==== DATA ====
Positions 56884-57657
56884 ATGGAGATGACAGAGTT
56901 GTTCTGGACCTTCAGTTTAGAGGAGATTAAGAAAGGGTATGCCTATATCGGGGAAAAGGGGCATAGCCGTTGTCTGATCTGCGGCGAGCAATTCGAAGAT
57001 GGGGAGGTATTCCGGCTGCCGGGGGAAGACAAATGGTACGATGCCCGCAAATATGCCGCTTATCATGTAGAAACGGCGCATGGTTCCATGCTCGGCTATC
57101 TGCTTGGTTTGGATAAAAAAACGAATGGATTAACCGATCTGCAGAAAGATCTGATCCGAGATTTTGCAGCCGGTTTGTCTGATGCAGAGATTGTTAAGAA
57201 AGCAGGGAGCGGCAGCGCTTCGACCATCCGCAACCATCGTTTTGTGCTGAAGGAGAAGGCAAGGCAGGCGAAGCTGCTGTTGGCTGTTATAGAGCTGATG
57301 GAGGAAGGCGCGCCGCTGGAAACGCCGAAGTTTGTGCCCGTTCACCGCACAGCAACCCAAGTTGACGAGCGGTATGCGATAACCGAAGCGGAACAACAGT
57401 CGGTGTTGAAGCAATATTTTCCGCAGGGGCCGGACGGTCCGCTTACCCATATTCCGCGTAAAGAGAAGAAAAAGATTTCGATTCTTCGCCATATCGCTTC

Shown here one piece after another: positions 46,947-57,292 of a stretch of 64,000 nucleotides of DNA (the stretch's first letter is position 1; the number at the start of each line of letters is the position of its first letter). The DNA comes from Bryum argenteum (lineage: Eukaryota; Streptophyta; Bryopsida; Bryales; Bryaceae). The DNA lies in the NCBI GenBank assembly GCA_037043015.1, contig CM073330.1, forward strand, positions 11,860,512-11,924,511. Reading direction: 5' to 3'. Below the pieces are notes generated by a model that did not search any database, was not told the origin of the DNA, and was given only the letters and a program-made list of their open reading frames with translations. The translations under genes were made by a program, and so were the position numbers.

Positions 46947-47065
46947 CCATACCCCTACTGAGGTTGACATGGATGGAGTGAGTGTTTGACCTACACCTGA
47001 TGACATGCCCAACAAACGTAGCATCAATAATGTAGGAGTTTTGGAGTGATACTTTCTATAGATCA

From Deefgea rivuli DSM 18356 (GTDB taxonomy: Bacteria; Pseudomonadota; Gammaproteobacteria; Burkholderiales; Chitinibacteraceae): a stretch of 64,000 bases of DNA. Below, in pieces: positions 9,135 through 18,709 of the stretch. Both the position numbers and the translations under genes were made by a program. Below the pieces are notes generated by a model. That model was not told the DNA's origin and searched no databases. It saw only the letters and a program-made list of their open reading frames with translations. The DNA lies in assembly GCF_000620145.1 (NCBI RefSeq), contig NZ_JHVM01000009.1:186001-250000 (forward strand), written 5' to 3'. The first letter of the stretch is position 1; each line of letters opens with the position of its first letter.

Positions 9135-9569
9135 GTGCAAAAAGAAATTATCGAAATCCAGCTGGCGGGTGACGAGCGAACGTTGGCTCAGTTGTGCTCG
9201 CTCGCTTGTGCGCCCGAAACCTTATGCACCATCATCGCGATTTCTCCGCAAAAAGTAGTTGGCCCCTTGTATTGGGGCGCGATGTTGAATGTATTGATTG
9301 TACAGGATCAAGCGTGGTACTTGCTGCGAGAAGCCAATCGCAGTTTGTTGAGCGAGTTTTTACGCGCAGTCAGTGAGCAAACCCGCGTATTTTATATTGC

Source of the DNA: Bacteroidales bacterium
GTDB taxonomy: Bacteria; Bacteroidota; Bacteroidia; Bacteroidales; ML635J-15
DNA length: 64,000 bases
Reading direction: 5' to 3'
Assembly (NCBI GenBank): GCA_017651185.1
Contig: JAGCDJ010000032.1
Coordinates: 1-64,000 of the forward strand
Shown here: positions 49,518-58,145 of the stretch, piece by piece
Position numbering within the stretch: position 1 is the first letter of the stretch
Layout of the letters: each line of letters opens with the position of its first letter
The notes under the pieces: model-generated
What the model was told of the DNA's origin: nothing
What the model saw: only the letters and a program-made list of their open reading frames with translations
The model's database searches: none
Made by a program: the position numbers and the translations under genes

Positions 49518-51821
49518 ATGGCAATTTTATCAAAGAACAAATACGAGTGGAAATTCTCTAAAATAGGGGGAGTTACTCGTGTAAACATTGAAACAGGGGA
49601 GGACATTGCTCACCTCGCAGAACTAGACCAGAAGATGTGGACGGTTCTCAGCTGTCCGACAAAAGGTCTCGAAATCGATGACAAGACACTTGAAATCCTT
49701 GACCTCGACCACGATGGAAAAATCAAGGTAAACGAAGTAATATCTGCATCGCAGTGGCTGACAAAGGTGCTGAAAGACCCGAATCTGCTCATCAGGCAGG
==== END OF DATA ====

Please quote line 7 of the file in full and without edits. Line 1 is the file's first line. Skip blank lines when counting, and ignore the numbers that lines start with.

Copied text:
57301 GAGGAAGGCGCGCCGCTGGAAACGCCGAAGTTTGTGCCCGTTCACCGCACAGCAACCCAAGTTGACGAGCGGTATGCGATAACCGAAGCGGAACAACAGT